Sundance Institute 2017

Keynote - Sundance Institute, Park City, 19-29 January, 2017

As the Northern Hemisphere’s roughest season whirled into full swing, World VR Forum took off to North America, for the Sundance Film Festival, an 11-day visual extravaganza in Park City, Utah, bringing together some of Hollywood’s biggest names, all the major studios from Los Angeles and America’s millennial population to celebrate the world’s independent film industry from January 19 – 29, 2017.
Sundance, founded by Robert Redford, is the largest independent film festival in the United States, with a very diverse film selection, panel sessions regarding movies and the New Frontier panels organized by Shari Frilot, Chief Curator of the New Frontier.
Located at the historic Claim Jumper, the New Frontier section which existed for more than 10 years, allows to experience new forms of storytelling, any type of new media and has a very avant-garde flavour. Virtual reality is becoming more and more important in the New Frontier, with its own venues: VR Palace, the VR Bar and Cinetransformer for the panels.
Salar Shahna, WVRF’s Creative Director and CEO, who was invited by Frilot and attended Sundance with Delphine Setiee, Executive Director and COO, and Sophie Sallin, WVRF’s Head of VR Lab Programme, moderated an intriguing panel session on neuroscience and A.I. (artificial intelligence), Mind Meld: Our Biodigital Future, at the Sundance’s New Frontier programme.
According to Shahna, “now, more than ever it has become important to understand the concepts of neuroscience, which is the study of the central, nervous system, as it has been present in pop culture for many years. Movies from the 80s or the 90s, such as: Total Recall, The Matrix, Lawnmower Man, and Strange Days have integrated the concepts of neuroscience, but were mostly science fiction, and with the immergence of the new technologies such as AR, VR, MR and further with artificial intelligence and transhumanism, some concepts that belonged to science fiction are now reality. Therefore, it’s becoming more and more important to fully understand how the mechanism of our nervous system works.”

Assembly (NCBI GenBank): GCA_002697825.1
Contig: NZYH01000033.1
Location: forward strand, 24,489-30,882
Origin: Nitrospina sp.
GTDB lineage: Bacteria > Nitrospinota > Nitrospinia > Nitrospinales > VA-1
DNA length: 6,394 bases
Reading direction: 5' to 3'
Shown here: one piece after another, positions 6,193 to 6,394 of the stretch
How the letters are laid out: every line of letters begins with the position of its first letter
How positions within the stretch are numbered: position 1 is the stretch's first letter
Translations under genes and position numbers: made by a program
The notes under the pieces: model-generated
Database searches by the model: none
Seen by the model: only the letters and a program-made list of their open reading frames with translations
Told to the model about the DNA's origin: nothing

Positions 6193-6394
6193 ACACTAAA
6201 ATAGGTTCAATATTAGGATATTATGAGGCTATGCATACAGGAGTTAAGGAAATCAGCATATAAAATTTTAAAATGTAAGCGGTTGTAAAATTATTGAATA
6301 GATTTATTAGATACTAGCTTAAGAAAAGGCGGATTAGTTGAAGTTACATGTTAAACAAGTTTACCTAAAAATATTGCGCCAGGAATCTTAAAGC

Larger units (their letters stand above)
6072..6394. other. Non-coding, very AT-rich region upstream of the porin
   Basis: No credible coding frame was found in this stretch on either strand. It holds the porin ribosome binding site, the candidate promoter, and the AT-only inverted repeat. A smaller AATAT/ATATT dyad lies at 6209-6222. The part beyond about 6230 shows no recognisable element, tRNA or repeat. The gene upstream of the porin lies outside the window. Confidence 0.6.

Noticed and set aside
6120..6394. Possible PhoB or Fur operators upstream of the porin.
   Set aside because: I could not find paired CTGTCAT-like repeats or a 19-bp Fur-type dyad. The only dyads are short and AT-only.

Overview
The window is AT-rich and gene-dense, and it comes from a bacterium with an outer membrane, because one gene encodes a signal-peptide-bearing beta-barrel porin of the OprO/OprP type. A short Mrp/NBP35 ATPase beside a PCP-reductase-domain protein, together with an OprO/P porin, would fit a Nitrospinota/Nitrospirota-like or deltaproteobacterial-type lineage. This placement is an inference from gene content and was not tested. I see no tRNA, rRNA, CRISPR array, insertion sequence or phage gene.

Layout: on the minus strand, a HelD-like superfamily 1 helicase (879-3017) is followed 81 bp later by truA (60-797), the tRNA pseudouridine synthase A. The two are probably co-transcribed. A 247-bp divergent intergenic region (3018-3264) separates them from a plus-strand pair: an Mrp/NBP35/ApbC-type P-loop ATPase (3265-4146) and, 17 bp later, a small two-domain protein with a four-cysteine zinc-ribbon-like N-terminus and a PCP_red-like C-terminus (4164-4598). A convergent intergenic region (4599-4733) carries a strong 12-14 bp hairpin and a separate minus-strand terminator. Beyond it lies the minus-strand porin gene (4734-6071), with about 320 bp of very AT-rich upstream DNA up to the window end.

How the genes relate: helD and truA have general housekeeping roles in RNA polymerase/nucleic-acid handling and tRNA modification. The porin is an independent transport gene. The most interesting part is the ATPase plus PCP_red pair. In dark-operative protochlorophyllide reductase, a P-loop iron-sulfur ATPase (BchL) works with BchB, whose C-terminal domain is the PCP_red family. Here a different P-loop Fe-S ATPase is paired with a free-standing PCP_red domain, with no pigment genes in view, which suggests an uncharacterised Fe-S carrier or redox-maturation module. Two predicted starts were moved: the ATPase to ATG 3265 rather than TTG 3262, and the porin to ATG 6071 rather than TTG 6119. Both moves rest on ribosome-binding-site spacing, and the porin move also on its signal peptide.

Shahna’s panel explored the following, “we, as humans are, literally, reinventing ourselves. AR goggles already allow us to hold virtual objects. Brain-machine interfaces will use thoughts to control artificial legs. Smart contact lenses will take photos and record video. Earrings could record encounters with the police and your crazy ex., that is why the connection between neuroscience and technology is so relevant in today’s constantly changing world.
Mind Meld’s” panellists included several experts in the neuroscience field: Ashley Baccus-Clark, an American Molecular and Cellular Biologist; Stefano Baldassi, Chief of Neuroscience at Meta, an American AR (augmented reality) company, whose motto is “brain’s the most powerful machine ever built” and James Fallon; Professor of Neuroscience at University of California, Irvine and a brain specialist. All three had absolutely mind-blowing projects.
Clark’s VR installation NeuroSpeculative Afro Feminism on women’s empowerment with Hyphen-Labs, a team of women of colour blending technology, art and science comes in two very fascinating pieces. The first piece immerses you through a VR headset into a neurocosmetology lab which is basically a futuristic beauty salon where you are a customer trying out beauty products and jewellery that also happen to be high-tech surveillance gadgets, perfect for espionage. The second piece, on the other hand, is an in-development piece of VR speculative fiction with eccentric, progressive characters, such as a transhuman “techno-Africana” expert who crafts prosthetics for her own body. Exploring sensitive subjects such as racism and sexism, it was selected at the New Frontier for its original, high-tech spin on the issues of race and gender.
Baldassi had an AR project, Journey to the Center of the Natural Machinewhich allows you to manipulate a holographic, full-sized brain with a partner on an AR headset and to explore all the functions of this biological machine not only from corner to corner but also as it evolves from infancy to old age.
And last, but not least, Fallon presented his famous study on psychopaths and how their brain functions. Fallon accidentally discovered that he has the genetic make-up of a psychopath when asked to analyse the brains of psychopathic killers by one of his colleagues for another study. Surprised by such findings, Fallon decided to investigate the make-up of a psychopathic brain even further and created his own study, which is now world-renowned, on this shocking, yet fascinating topic.
WVRF’s panel was one of a kind, the only one dedicated to scientific purpose, as most of the other panels, while also extremely creative and stimulating, were mostly dedicated to storytelling.